Next came a question about D.C. voting rights, and whether Hogan might embrace the idea of absorbing the city of Washington into Maryland. Hogan replied, “You know what, we’ve got enough problems dealing with the city of Baltimore. I’m not sure we want to deal with the problems of Washington, D.C., as well.”

 No doubt, D.C. still has way too many pockets of misery. But its economic growth in the past half-dozen years or so is the envy of many big cities, a fact Hogan ignored. Of course, three-quarters of the voters there are registered Democrats.

Soon after came a question about Baltimore, and Hogan used it as an opportunity to recount his conversations with Rawlings-Blake a year ago as tensions in the city were rising following Freddie Gray’s death in police custody – and to denigrate her.

“We came in and saved the city,” he said. “Never got a thank you. All she did was criticize us from that day until this day, said we’ve done nothing to help Baltimore city. It’s very unfortunate. We have a new mayor coming in. Her career’s now over. She’s a lame duck. She has a few months to serve out her term but her career in Baltimore is done.”

 Hogan also accused the Democrats, from President Obama on down, of politicizing the crisis as it was taking place.

“I think there was a lot of political stuff going on at the city level,” he said. “They were talking to the White House. They were talking to the [Democratic National Committee], they were getting political advice about how to handle the situation. I couldn’t care less about any of that. I just wanted to act and get things done and save the city. I didn’t care politically how it looked. I got a call from the president on the way to the burning city, to caution me to exercise restraint. It’s the only contact we had with him.”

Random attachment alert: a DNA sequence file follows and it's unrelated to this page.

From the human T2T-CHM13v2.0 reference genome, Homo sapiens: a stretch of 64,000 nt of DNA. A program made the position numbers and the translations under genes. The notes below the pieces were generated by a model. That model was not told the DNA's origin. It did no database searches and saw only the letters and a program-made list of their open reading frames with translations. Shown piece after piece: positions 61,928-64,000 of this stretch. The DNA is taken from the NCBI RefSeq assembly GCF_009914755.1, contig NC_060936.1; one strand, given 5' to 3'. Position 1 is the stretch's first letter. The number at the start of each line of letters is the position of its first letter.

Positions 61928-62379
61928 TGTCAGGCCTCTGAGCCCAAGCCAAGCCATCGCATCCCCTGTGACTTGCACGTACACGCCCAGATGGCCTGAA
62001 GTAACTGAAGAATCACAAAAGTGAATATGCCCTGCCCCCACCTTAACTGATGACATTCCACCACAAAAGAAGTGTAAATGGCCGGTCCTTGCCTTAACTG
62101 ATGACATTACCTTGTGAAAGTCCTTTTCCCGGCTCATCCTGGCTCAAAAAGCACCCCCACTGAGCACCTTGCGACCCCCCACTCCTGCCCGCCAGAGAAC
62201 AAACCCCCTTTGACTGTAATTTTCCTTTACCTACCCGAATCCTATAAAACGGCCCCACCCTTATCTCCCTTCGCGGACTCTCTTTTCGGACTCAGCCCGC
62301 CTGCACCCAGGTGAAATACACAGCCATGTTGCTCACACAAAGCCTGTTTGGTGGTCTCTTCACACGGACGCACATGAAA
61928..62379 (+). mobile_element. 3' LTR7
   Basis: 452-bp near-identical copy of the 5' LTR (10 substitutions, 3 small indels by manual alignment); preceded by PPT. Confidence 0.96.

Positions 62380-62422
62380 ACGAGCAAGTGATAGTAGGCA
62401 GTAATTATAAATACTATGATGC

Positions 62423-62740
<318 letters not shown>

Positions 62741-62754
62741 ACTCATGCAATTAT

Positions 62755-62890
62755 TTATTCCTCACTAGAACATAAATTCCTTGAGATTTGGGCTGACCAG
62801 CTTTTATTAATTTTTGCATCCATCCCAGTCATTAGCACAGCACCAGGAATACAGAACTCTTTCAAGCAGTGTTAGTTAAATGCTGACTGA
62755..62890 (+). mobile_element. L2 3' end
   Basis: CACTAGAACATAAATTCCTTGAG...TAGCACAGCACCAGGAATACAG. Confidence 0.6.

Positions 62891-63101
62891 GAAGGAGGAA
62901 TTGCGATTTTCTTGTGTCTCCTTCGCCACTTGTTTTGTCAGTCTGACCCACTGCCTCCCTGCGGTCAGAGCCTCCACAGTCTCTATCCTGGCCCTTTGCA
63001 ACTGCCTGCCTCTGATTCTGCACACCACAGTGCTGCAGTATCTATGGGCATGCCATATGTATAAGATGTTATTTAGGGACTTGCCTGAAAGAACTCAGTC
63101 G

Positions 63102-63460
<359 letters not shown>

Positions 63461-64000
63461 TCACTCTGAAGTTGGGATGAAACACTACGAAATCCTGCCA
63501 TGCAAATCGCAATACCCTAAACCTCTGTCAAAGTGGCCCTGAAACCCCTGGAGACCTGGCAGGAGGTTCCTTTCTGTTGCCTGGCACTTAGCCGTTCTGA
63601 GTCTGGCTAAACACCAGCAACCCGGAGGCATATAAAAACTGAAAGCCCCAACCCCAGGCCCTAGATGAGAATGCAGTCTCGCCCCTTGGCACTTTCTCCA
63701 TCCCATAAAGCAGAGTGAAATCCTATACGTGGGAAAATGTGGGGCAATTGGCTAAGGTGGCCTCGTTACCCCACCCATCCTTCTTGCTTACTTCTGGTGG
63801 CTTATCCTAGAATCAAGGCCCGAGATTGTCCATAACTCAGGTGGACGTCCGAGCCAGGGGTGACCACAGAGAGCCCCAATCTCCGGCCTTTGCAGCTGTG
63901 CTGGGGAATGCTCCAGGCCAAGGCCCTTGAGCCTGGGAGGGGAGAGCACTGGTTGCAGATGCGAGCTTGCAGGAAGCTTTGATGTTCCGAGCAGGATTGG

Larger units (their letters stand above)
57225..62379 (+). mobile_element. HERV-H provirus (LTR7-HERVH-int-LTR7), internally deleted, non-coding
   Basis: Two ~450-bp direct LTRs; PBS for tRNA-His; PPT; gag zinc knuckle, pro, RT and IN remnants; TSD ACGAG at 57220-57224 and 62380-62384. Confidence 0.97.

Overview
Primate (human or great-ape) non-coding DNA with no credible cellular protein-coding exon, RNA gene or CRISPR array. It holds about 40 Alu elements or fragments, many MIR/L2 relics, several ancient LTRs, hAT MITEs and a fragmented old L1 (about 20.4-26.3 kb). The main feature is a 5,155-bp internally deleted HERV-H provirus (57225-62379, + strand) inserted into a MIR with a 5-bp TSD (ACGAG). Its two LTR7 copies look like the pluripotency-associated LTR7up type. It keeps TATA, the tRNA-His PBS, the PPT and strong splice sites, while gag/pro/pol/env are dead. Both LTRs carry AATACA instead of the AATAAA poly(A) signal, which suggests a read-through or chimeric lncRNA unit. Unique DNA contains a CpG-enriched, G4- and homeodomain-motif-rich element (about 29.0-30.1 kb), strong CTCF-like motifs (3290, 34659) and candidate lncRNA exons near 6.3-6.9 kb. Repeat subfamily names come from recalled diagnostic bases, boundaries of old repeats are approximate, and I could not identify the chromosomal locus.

Hogan accused Democrats of killing his proposal for a manufacturing tax credit, which he said would have helped the city, because “we were having too many successes and they didn’t want to give us a political victory.” He talked at great length about Democratic lawmakers opposing his agenda – and the political repercussions they will face – noting that only 18 percent of poll respondents disapprove of his performance.

“A legislator in a district that’s potentially competitive shouldn’t vote with the 18 percent most of the time,” he said. “…There were a couple of issues that these people went off the rails on and voted against the wishes of 80 or 90 percent of the people in the state.”

Hogan talked about the difficulty of “changing the hearts and minds of representatives” who are dedicated to maintaining the status quo, and insisted he spends “a lot of time” meeting with lawmakers – a statement even most Republicans in Annapolis would privately find funny.

So there you have it.

As last week’s primary results reminded us, the Democratic Party in Maryland is deeply flawed – and frequently divided. The partly badly needs to improve its message and promote new messengers.

But if Donna Edwards’ powerful primary night scolding was a wake-up call to Democrats, then Hogan’s speech last week ought to be an emergency warning signal blasting through every corner of the state. Whether they have the ability to adequately respond is very much an open question.


Josh Kurtz is editor of Environment & Energy Daily on Capitol Hill. He can be reached at . Follow him on Twitter -- @joshkurtznews

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Josh Kurtz has been writing about Maryland politics since late 1995. Louie Goldstein, William Donald Schaefer and Pete Rawlings were alive, but the Intercounty Connector, as far as anyone could tell, was dead.

But some things never change: Mike Miller is still in charge of the Senate. Gerry Evans and Bruce Bereano are among the top-earning lobbyists in Annapolis. Steny Hoyer is still waiting for Nancy Pelosi to disappear. And Maryland Republicans are still struggling to be relevant.

The media landscape in Maryland has changed a lot, and Kurtz is happy to write weekly for Center Maryland. He's been writing a column for the website since it launched in January 2010.

In his "real" job, Kurtz is editor of Environment & Energy Daily down on Capitol Hill. But he'll always find Maryland politics more fascinating.

Kurtz grew up in New York City and attended public schools there. He has a BA in History from the University of Wisconsin and an MS in Journalism from Columbia University. He's married with two daughters and lives in Takoma Park, Md. He hopes you'll drop him a line, or maybe go out for a meal with him, because he's always hungry -- for political gossip.